One aspect I thought weakened the whole construction was the episode early in the second half when Chyavana, the holy man, tells his bride his story of learning to be a musician when he was young, and explains how Indian and Western music differ. This is accompanied by projection images of Ravi Shankar himself – presumably it’s adapted from his own memoirs and thinking, but it seems an oddly didactic interpolation in a story to which it’s really unrelated.

Maybe it’s there to fill things out a bit. But the show doesn’t drag, and it’s all over inside two hours including an interval, so you couldn’t say it was stretched to Wagnerian proportions. Bravo for that.




Sukanya opening scene

Sukanya: Susanna Hurrell and Alok Kumar (left); Njabulo Madlala and Michel de Souza
Pictures: Bill Cooper

Friday, 12 May 2017

Chinese orchestra comes to town



It’s unusual to find a Chinese classical orchestra visiting the UK, and even more of a surprise to find that one of them is celebrating its 60th anniversary by coming here. But that’s the case with the Guangzhou Symphony Orchestra. On its current short British tour it plays at the Bridgewater Hall on Monday (15th May).

The Guangzhou Symphony is said to be the only Chinese orchestra to have toured and performed on five continents, and it’s one of the first Chinese orchestras to establish a full concert season at home. Its real story seems to begin just 20 years ago, since when it has built a strong following for performances at its home, the Xinghai concert hall on the banks of the Pearl River in
Guangzhou.

Its resident conductor is Jing Huan, formerly a conducting assistant for the Cincinnati Symphony Orchestra and assistant conductor of the São Paulo State Symphony (she also conducts the GSO’s youth orchestra). The GSO’s Music Director is Long Yu, who directs all three of China’s leading orchestras – the China Philharmonic and Shanghai Symphony as well as the GSO – and is also founder and president of the Beijing Music Festival.

At the Bridgewater Hall, Jing Huan conducts the GSO in music including UK premieres of two works commissioned by the orchestra from leading Chinese composers.

Film composer Zhao Lin’s Duo features as soloists Shanghai-born international cellist Jian Wang and Lei Jia on sheng, the traditional Chinese bamboo woodwind instrument. It was originally composed for Yo-Yo Ma and Wu Tong and premiered in 2011.

Ye Xiaogang's Guangdong Music Suite was inspired by the musical culture of the Pearl River delta, home to the orchestra, and written in 2005.

The programme is completed by Britten’s Four Sea Interludes and Stravinsky’s Firebird Suite, in the 1919 version.


Jing Huan



Saturday, 6 May 2017

Review of Ellen Kent's Aida


Following her theatrical mantra of ‘Wherever possible, work with children and animals’, opera producer Ellen Kent brings us Verdi’s Aida with dancing girls, gambolling juveniles and Houdini the horse.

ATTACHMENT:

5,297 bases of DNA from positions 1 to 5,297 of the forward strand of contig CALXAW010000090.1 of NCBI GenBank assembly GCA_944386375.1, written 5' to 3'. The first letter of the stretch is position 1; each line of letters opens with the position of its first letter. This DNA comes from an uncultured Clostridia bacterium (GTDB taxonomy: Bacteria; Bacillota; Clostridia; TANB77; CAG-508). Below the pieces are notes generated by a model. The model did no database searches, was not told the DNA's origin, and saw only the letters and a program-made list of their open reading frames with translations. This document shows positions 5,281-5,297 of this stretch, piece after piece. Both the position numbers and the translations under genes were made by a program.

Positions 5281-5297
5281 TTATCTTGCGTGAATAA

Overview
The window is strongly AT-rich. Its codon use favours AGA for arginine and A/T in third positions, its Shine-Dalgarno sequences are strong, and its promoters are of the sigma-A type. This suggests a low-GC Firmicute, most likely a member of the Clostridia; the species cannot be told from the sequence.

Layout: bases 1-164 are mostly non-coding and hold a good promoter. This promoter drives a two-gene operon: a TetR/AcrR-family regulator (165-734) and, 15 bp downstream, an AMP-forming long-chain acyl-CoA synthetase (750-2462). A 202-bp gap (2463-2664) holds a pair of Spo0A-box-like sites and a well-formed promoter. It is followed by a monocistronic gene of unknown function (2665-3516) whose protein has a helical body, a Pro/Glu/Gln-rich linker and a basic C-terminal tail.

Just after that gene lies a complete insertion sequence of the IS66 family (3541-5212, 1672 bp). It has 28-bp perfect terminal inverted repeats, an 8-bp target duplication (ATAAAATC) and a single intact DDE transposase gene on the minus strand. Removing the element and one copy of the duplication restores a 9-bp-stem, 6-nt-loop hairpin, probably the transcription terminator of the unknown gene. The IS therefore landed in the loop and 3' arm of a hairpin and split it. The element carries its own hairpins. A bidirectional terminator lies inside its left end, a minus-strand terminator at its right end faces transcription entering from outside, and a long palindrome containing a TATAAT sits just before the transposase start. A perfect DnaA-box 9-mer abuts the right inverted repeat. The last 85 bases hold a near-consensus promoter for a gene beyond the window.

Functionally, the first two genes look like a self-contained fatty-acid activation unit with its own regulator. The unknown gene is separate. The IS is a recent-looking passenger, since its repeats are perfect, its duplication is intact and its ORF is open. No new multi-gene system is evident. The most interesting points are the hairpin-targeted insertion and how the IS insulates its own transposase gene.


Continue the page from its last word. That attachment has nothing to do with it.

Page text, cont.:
Her production sells itself on spectacle, and sure enough there are ‘cascades of glittering gold’ fluttering down from the flies, and a performance from fire spinner Rachael Lloyd, to dignify the Triumphal March, as well as students from the Northern Ballet School and children from Stagecoach Theatre Arts.

Nicolae Dohotaru conducted the score in his familiar, brisk style, and the chorus of the touring company of east Europeans, as ever, worked extremely hard.

The best things in the performance were the soprano and tenor, Olga Perrier and Giorgio Meladze. She, as we saw in La Bohème, is a great trouper and brought the title role to a point where (for once) it seemed the opera really was all about her and no one else. Her voice quality was sustained well, considering the load she is shouldering in this tour, with only minimal signs of strain towards the end. She animated the opening scene, brought vivid passion to ‘Numi, pietà’, and her singing in the two duet passages of Act Three lifted the atmosphere considerably.

Giorgio Meladze, as Radames, was also a considerable cut above the rest. He possessed well focused intonation, shown from the start in ‘Celeste Aida’ – something that seems to defeat some of the biggest names on some occasions, as they don’t warm up adequately before they go on. Not so he, and the added value of the French soprano and Spanish tenor to the otherwise Ukrainian/Moldovan list of principals was considerable.

Zarui Vardanean, as Amneris, has sung the role for Ellen Kent many times and, though solid and powerful in tone, was not able to summon the venom-spitting fire it can ideally take on; Oleksandr Forkushak, as the King of Egypt, displayed again his rich bass timbre.

Reverting to the matter of animals, I noticed one scene had two parrots in cages to add to the menagerie. And yet their movement abilities seemed strictly limited. Was that some kind of visual joke?


Friday, 5 May 2017

Review of the Hallé under Ryan Wigglesworth


The Hallé blended tradition with innovation in Thursday’s concert, conducted by Ryan Wigglesworth and in the event also dedicated to the memory of Stanislaw Skrowaczewski, a former principal conductor who himself championed both.

The account of Purcell’s Funeral Music for Queen Mary, from 1695, was not ‘authentic’ performance. How could it be, with modern brass instruments (a touch of authentic drumming, though, for the Funeral March), the Hallé Choir in strength to sing the Sentences, and a large concert hall to fill with the resulting sound?

Wigglesworth grasped the bull by the horns and went for big effects and drama in presentation. Ceremonial music usually sounds good in the reverberant Bridgewater Hall, and this was theatrically presented, with brass and drums on high above the platform, level with the choir and at their side, the obsequies echoing around the building.

The singing had smooth, clear lines, secure intonation in the chromatic harmonies of ‘In the midst of life we are in death’, and a thrilling climax that probably exceeded anything Purcell conceived or ever heard. ‘Thou knowest, Lord, the secrets of our hearts’ also brought a dynamic use of the power of the full chorus.